This week marks the 26th anniversary of the day 10 Bahá’í women were hanged in Shiraz, Iran, for teaching religious classes to Bahá’í youth — the equivalent of being Sunday School teachers in the West.
One of the men attending the gallows on that day in 1983 confided to a Bahá’í: “We tried saving their lives up to the last moment, but one by one, first the older ladies, then the young girls, were hanged while the others were forced to watch, it being hoped that this might induce them to recant their belief. We even urged them to say they were not Bahá’ís, but not one of them agreed; they preferred the execution.”
According to eyewitness reports, the women, ranging in age from 17 to 57, went to their fate singing and chanting, as though they were enjoying a pleasant outing.
All of the women had been interrogated and tortured in the months leading up to their execution. Some still bore visible wounds.
The youngest of the martyrs was Muna Mahmudnizhad, known as Mona, a 17-year-old schoolgirl who, because of her youth and conspicuous innocence, became a symbol of the group. In prison, she was lashed on the soles of her feet with a cable and forced to walk on bleeding feet.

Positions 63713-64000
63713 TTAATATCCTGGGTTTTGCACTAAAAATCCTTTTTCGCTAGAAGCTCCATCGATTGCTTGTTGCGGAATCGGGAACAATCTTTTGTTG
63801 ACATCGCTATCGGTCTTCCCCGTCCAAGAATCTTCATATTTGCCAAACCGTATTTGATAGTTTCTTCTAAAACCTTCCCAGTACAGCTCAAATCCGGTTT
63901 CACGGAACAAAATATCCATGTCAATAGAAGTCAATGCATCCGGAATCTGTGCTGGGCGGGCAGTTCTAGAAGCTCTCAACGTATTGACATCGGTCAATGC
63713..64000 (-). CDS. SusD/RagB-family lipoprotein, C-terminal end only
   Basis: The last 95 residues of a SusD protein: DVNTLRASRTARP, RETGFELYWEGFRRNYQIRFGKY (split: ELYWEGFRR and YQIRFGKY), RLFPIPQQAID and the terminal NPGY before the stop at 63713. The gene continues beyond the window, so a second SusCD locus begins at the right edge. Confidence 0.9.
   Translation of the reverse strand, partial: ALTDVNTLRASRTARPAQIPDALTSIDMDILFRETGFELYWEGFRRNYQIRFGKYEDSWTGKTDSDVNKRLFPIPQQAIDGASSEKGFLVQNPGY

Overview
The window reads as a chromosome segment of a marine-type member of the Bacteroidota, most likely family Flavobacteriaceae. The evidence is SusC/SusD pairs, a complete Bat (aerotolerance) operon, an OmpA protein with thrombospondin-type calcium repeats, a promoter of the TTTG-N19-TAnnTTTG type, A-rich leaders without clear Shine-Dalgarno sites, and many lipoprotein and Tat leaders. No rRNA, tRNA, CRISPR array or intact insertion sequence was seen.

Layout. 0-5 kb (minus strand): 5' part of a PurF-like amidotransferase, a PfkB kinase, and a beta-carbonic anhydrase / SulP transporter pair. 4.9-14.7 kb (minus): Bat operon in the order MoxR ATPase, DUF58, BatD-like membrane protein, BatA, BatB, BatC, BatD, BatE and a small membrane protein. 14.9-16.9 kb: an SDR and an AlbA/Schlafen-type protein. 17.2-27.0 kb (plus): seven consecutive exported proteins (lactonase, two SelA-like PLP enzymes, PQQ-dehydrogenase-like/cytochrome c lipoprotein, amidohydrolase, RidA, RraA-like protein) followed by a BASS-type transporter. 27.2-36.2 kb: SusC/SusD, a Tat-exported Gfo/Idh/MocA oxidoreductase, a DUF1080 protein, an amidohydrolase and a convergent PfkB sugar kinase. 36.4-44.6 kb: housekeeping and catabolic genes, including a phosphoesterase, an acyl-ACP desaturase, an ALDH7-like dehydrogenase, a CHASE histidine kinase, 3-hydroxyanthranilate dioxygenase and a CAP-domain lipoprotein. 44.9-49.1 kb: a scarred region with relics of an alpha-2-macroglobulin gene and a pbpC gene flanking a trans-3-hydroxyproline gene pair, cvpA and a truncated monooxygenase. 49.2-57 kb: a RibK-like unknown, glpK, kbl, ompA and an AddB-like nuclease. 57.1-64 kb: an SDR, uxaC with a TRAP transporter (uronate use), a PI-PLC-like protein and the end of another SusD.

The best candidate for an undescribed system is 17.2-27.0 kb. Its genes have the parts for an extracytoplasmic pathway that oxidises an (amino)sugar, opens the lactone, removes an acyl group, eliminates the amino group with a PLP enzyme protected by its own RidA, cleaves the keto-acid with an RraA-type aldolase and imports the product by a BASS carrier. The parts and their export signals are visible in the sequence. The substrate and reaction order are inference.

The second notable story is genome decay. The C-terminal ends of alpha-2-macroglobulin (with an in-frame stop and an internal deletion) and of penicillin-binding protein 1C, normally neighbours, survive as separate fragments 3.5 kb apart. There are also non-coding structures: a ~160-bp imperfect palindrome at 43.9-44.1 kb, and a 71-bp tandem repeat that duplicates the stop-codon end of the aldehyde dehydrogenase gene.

Yet she never wavered in her faith, even to the point of kissing the hands of her executioner, and then the rope, before putting it around her own throat.
Another young woman, Zarrin Muqimi-Abyanih, 28, told the interrogators, whose chief goal was to have her disavow her faith: “Whether you accept it or not, I am a Bahá’í. You cannot take it away from me. I am a Bahá’í with my whole being and my whole heart.”
The judge said, during the trial of another of the women, Ruya Ishraqi, 23, a veterinary student: “You put yourselves through this agony only for one word: Just say you are not a Bahá’í and I’ll see that…you are released…” Ms. Ishraqi responded, “I will not exchange my faith for the whole world.”
The names of the other women hanged on June 18, 1983 were: Shahin Dalvand, 25, a sociologist; Izzat Janami Ishraqi, 57, a homemaker; Mahshid Nirumand, 28, who had qualified for a degree in physics but had it denied her because she was a Bahá’í; Simin Sabiri, 25; Tahirih Arjumandi Siyavushi, 30, a nurse; Akhtar Thabit, 25, also a nurse; and Nusrat Ghufrani Yalda’i, 47, a mother and member of the local Bahá’í Spiritual Assembly.
All had considered their duty to teach Bahá’í religious classes — especially after the government had barred Bahá’í children from attending even regular school.
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